Tuesday, December 28, 2004

Another Live Play Update

I again had the opportunity to sit in a few home tournaments recently, and fared pretty well, winning 2 of the 3 tournaments played during the evening. This was with essentially the same group that I talked about in my last post (the make-up-the-blinds as you go heave-'em-and-pray group). I can't say that I've really come up with a strategy for playing in this type of game, but something was obviously working quite well, and I'm pretty confident that it wasn't just luck.

This group made a lot of amateur mistakes, and in general showed me that they had little discipline or patience. We were playing short-handed (6 or so players, plus or minus 1), and they seem to like paying to 1st and 2nd, with 2nd just simply getting their buy-in back, and 1st getting the rest. Now this is okay I suppose... I always do something like a 70/30 between 1st and 2nd, or else winner take all with 5-7 players... but man do these guys have no clue how to play heads-up. First of all, I'm not playing to get my money back, I'm playing to win... and no, I will not chop. Stop asking.

I was amazed at how eager several people were to simply "get the game over with", when they had a good shot to win it all. During both games that I won, when heads up, my opponent kept pushing all-in, something like every other hand. This is so easy: I simply kept folding and giving up my blinds (which angered my opponent!?), waiting for when I knew I had him. Then he made the mistake of letting me see flops cheap, thinking that that was the only way he could get me to play. Eventually I flopped two pair, he pushed, and I won.

I'm also hosting a NLHE late tourney on New Years Eve, finally taking the risk of inviting some guys from work who at least have a basic handle on the game. We could end up with as many as 9 or 10 players, but 6-7 seems more likely. Following on the success of the last game I hosted, we'll be using the same structure, chip color-ups and etc. As well, I've been working on some plans to build a nice top to fit my dining room table, but also with detachable legs so it could be used alone... probably something like Chris Norrick's poker table with a wooden outer ring. A few matching drink/ashtray/etc side tables might also be a good winter project. We'll see!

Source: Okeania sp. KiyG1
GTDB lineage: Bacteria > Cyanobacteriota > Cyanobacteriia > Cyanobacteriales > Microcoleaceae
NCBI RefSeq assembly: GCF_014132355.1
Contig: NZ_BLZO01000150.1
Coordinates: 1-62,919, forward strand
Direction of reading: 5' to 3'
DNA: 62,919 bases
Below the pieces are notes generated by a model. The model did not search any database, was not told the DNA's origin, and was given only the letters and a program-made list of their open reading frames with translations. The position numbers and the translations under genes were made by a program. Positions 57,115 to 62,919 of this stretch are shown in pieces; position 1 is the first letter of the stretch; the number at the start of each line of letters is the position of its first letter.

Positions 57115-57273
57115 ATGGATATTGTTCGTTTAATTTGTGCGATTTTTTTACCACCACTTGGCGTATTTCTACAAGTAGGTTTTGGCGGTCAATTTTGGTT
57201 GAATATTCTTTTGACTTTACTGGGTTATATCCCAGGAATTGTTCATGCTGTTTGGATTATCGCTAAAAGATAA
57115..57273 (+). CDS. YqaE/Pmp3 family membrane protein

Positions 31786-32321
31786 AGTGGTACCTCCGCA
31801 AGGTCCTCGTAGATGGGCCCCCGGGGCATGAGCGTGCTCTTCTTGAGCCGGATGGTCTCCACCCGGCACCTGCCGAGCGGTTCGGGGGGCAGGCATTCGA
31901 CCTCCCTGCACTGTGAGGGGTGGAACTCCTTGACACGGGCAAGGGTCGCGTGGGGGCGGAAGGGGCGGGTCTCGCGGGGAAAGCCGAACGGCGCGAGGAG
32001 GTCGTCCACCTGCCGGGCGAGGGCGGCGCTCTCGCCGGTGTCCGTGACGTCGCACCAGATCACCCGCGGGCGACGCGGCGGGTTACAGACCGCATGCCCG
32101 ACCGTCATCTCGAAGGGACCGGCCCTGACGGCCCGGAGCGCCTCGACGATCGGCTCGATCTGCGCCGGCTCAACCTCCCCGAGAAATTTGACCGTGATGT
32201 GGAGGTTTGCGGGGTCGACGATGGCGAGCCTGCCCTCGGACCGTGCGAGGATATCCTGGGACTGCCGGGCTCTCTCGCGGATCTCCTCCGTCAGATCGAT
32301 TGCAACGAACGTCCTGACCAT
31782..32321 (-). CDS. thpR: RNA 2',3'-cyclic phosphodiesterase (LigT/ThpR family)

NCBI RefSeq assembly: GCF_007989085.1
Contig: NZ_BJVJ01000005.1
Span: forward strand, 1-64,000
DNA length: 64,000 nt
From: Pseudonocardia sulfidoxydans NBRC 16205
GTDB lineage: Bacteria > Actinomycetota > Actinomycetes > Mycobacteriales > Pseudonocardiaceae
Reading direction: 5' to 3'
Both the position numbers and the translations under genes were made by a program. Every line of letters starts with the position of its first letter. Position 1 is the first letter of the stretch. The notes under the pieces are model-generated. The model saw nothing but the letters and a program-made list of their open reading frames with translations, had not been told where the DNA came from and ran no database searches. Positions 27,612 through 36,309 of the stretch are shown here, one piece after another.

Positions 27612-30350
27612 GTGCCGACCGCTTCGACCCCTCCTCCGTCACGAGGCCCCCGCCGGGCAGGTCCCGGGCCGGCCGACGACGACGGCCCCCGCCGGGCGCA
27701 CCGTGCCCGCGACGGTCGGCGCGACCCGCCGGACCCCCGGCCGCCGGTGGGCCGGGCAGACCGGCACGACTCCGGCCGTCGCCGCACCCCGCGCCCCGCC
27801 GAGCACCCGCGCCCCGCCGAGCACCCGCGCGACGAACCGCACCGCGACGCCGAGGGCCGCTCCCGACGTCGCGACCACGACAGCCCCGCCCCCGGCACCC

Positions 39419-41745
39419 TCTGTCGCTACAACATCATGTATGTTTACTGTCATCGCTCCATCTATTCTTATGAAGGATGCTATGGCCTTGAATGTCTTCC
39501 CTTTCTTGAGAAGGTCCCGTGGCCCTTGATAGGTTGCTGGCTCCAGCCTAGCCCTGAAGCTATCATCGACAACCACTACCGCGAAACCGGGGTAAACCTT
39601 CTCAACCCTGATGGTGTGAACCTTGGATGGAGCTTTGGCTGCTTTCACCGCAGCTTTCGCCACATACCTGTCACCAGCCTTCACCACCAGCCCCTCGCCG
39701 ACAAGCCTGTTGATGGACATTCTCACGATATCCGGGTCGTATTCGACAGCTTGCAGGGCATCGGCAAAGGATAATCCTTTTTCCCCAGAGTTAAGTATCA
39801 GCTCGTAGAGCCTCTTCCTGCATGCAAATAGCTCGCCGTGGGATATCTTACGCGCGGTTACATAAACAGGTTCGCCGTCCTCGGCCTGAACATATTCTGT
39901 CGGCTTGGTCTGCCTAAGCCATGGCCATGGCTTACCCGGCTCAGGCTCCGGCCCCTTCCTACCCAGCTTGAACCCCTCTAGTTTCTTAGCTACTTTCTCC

Sunday, December 12, 2004

November Stats, Live Play Update

November was a devastating month for me as you may already know, but for the sake of full disclosure and completeness, here's the stats:

Month        ITM        ROI        

It's quite significant that things going wrong away from the table, translated into things going horrribly wrong at the table. After the devastating run at $20 SNGs, in the middle of the month I took a step back, dropped back down to $10 games, and started the long hopeful grind back up.

There's something mildly cathartic in sharing such horrible numbers with the world. Yes, I sucked this month. Hard. I'm okay with that. If I were a franchise in a major pro sport, I'd be calling November a "rebuilding month": Hopefully getting shit back on track for good things to come.

Growing as a poker player probably requires at least a few runs like November was for me, and it's not just because of the obvious direct lessons like avoiding playing when you're not mentally capable of performing well, or planning well your attempts at moving up in levels. Just having had the experience... getting it under your belt... knowing that you've "been there", I would suggest can translate into a relaxed confidence that can aid your game.